The animal prefers a solitary lifestyle, males and females gather together only during the rutting season. The rest of the time, bears move exclusively in their own territory, reclaimed from their other brethren, and this applies not only to males, but also to females with newborn offspring. Animals are excellent swimmers and divers. With its sharp claws, the bear is able to perfectly dig out the snow, pulling out a comfortable and warm den for itself. In winter, animals sleep a lot, but do not go into complete hibernation.

Nutrition

Polar bear diet

Polar bears live on drifting ice floes, where they hunt ringed seals, bearded seals, walruses and other marine life. They sneak out of shelters or wait for victims at the ice-hole: as soon as the animal protrudes out of the water, the bear hits it with its paw, stuns it and pulls it out onto the ice. In addition, it can feed on carrion, dead fish, eggs and chicks, eats grass and algae. Polar bears living near settlements, frequent guests of garbage dumps, also attack food warehouses of polar expeditions. In search of food, a bear can starve for up to 4 months.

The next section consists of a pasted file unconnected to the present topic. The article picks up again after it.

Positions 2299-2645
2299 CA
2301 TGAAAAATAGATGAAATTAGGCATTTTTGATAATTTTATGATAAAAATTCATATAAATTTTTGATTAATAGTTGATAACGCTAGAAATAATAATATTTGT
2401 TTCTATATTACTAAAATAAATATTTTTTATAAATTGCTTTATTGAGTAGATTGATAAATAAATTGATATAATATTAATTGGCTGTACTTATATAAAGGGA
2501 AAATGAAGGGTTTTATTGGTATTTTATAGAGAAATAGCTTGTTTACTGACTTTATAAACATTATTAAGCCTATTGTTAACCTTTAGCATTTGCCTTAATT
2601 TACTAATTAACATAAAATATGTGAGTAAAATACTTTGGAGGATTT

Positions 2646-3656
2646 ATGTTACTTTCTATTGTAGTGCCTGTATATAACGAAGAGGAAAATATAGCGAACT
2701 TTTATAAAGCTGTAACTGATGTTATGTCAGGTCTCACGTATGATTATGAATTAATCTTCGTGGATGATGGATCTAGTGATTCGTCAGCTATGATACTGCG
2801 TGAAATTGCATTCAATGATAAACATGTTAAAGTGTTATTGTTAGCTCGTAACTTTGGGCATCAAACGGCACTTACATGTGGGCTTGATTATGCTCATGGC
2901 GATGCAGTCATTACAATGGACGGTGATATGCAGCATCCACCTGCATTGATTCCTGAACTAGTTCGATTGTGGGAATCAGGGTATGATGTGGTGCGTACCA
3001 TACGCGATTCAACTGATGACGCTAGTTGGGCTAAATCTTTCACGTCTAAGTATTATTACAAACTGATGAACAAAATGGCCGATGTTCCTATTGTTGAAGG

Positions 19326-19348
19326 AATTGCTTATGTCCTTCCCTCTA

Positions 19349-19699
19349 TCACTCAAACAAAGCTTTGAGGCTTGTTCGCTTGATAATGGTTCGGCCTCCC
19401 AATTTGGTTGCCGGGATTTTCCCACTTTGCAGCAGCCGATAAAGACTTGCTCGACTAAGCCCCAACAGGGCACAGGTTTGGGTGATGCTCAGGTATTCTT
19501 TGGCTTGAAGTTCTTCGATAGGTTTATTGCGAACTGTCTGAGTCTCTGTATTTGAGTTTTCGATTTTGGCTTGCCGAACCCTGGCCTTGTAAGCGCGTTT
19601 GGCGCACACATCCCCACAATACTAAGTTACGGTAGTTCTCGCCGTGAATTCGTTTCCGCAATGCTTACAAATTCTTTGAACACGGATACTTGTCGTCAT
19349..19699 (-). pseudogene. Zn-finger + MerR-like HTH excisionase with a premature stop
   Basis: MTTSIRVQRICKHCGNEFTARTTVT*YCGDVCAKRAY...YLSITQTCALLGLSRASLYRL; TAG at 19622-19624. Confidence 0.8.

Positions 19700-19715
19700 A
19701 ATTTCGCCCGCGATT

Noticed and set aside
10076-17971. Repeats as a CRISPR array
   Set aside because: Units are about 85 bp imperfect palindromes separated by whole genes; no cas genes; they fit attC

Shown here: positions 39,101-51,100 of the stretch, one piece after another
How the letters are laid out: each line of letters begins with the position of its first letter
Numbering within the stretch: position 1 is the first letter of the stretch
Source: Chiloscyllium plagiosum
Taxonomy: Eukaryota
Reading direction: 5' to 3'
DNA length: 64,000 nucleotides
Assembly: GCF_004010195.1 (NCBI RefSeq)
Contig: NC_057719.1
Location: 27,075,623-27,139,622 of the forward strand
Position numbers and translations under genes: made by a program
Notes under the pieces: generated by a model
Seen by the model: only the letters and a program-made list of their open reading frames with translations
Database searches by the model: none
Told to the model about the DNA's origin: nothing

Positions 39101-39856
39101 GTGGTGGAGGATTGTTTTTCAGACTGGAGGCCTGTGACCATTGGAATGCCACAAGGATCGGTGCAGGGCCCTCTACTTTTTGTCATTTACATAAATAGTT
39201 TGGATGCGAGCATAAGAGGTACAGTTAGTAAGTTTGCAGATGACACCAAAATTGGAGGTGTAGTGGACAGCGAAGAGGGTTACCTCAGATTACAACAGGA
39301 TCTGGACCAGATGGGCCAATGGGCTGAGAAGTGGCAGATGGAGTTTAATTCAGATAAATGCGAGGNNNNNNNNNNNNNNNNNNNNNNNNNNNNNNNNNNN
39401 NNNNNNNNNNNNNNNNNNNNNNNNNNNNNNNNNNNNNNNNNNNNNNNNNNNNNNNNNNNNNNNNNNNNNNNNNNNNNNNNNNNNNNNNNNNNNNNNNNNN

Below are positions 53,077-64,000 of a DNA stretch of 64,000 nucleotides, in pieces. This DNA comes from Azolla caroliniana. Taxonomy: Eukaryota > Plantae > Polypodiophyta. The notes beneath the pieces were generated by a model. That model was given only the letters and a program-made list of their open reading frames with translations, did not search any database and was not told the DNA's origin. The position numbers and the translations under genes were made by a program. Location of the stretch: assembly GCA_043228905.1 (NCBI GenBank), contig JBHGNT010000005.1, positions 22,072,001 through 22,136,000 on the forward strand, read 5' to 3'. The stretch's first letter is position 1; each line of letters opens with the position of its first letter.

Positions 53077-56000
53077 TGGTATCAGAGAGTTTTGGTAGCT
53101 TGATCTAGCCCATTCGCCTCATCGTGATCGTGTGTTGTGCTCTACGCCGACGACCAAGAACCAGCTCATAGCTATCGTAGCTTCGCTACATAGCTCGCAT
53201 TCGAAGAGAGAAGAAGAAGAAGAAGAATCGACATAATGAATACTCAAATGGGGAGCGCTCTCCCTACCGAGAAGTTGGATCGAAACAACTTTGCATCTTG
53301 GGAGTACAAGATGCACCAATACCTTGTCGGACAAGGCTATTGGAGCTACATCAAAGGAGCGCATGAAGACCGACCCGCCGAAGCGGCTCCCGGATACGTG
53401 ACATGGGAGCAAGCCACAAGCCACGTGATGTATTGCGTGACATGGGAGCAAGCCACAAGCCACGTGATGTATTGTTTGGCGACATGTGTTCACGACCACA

Reproduction of a polar bear

Reproduction of a polar bear

The polar bear is a solitary animal. In relation to each other, bears are peaceful, collisions between males occur only during the mating season, when 3-4 males follow the female. Reproduction from March to June. In October, females dig dens on the shore. They have favorite places, for example,
Wrangel Island or Franz Josef Land, where there are 150-200 dens each. Gestation lasts 230-250 days, with cubs born in the middle or late arctic winter. But the female sleeps in the den until April.